The National Guard’s deployment to the southwest border in mid-April has led to 10,805 “deportable alien arrests” of people who illegally entered the United States from Mexico, a U.S. Customs and Border Protection spokeswoman said Monday. Because guardsmen are military personnel and not law enforcement officers, they cannot apprehend illegal immigrants. But CBP officers and Border Patrol agents apprehended thousands of people that guardsmen helped point out. The National Guard’s presence also helped lead to the interception of more than 3,300 others who were turned back before they crossed into the U.S., CBP press secretary Corry Schiermeyer said in an email to the Washington Examiner. The Guard’s deployment has also led to an additional 11,686 pounds of marijuana being seized as a result of their work. There are 1,601 National Guard troops at the border assisting with various surveillance, maintenance, and related operations. That number could tick up considerably if the 4,000 National Guard troops President Trump approved on April 4 are called on in a future request from CBP. Troops are providing support from the air, surveillance backup, and assistance with infrastructure projects like vegetation clearing and road maintenance, not including border wall construction. Another task is to specifically free up agents to leave their desks and get back out to the field. The troops monitoring remote video surveillance systems have then been able to report sightings to a greater field of agents, and thus the number of apprehensions has increased, officials said. The deployment is funded through the end of fiscal 2018, Sept. 30. Ronald Vitiello, then-acting CBP deputy commissioner, said in April the intent of the mission is for CBP to regain operational control of the border.

Terror Expert Compares Reaction to Trump’s Russia Efforts to Obama’s: ‘It’s Glaring Hypocrisy’

Former U.S. Army Special Forces member Jim Hanson said that the criticism President Trump is facing for meeting with Russian President Vladimir Putin is hypocritical to what the Obama administration faced in 2012. Hanson, during an appearance on “Fox & Friends,” specifically called out former President Barack Obama’s hot mic incident with then-Russian President Dmitry Medvedev and the lax media reaction to it. Obama told Medvedev that after the 2012 election, he’d “have more flexibility.” The former U.S. president and Medvedev were talking about missile defense, Hanson added, saying that the world’s security was actually being put at risk. “The media at that point in time had nothing to say,” he said. “Now, President Trump wants to make a less-antagonistic relationship with the Russians … and all of a sudden it’s the worst thing that ever happened. It’s glaring hypocrisy.” Trump is set to meet with Putin on Monday in Helsinki, Finland. Hanson said that the entire stature of Obama’s foreign policy was “cringing capitulation.” “It was ‘America last,’” he said. “It ended up making the world a much more dangerous place.” Hanson also recalled the 2009 meeting between then-Secretary of State Hillary Clinton and Russian Foreign Minister Sergey Lavrov, during which Clinton presented Lavrov with a physical “reset” button to signify resetting relations with Russia. “Hillary walks into that meeting asking for nothing … she’s telling them ‘OK, you can have whatever you want from us,’” Hanson said.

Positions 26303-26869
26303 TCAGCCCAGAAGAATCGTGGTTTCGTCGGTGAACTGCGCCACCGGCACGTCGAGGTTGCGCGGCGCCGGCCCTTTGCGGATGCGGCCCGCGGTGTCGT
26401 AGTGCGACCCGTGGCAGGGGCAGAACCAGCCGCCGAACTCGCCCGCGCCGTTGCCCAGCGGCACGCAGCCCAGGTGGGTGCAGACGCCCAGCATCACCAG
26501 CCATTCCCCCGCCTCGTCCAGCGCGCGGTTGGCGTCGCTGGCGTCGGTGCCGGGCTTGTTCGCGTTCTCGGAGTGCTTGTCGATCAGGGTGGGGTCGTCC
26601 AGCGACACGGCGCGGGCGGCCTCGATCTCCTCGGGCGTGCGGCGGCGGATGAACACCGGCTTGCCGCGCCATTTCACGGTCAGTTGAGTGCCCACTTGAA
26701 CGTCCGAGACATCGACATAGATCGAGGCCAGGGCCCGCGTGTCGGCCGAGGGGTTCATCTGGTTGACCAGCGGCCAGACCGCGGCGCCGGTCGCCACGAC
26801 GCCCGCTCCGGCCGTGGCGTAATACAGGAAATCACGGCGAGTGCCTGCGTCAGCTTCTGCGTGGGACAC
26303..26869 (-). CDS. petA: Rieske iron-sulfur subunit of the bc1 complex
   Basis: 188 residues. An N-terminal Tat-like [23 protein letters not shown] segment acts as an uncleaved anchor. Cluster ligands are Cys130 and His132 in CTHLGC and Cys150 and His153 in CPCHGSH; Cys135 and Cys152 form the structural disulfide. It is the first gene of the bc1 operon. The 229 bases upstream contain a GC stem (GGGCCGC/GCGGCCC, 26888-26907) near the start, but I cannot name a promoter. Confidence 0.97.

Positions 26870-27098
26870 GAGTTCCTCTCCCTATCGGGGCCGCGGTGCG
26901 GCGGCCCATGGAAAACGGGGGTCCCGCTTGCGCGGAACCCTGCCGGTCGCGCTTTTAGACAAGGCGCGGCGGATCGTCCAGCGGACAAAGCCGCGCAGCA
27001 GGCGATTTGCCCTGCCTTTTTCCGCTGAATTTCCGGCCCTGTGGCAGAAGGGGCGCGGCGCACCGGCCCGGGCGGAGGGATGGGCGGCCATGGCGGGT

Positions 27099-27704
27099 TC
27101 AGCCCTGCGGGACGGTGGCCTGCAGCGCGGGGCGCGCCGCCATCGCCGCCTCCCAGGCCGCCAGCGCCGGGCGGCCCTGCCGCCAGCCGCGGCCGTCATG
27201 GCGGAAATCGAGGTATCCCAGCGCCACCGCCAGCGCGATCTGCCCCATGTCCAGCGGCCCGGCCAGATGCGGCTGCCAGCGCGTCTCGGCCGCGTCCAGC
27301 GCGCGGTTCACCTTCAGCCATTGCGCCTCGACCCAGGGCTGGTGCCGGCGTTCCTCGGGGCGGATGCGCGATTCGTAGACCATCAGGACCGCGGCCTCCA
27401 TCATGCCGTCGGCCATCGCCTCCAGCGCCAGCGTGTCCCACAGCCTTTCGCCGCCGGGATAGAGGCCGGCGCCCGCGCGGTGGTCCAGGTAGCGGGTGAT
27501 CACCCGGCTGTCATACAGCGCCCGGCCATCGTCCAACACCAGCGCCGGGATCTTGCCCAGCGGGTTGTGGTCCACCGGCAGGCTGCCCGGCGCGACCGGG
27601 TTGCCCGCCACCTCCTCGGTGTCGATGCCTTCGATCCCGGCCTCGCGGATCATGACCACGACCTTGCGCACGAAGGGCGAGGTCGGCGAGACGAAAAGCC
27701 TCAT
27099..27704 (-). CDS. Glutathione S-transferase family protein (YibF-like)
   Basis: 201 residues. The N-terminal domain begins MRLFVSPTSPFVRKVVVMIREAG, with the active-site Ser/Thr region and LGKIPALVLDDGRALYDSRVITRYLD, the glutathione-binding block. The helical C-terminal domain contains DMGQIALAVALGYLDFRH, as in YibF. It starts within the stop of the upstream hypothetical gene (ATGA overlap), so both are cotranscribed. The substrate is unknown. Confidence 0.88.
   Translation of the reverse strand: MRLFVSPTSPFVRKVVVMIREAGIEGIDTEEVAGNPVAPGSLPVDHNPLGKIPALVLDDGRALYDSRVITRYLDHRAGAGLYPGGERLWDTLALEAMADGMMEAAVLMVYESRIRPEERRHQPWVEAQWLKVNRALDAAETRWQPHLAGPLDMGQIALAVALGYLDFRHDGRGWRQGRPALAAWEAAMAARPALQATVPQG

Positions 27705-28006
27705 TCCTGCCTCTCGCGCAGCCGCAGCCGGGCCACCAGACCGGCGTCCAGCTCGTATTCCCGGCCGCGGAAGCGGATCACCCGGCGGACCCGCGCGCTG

The hypocrisy is indeed, breathtaking.  Thanks to former U.S. Army Special Forces member Jim Hanson for calling out the dominantly liberal mainstream media, and Democrat politicians, who are using today’s summit between President Trump and President Putin as an excuse to have another beat-up Trump session.  The rhetoric has been SO over the top, that it isn’t worth even paying attention to.

Opinion/Analysis: Just how much federal waste, duplication and weird or unnecessary spending are your tax dollars funding?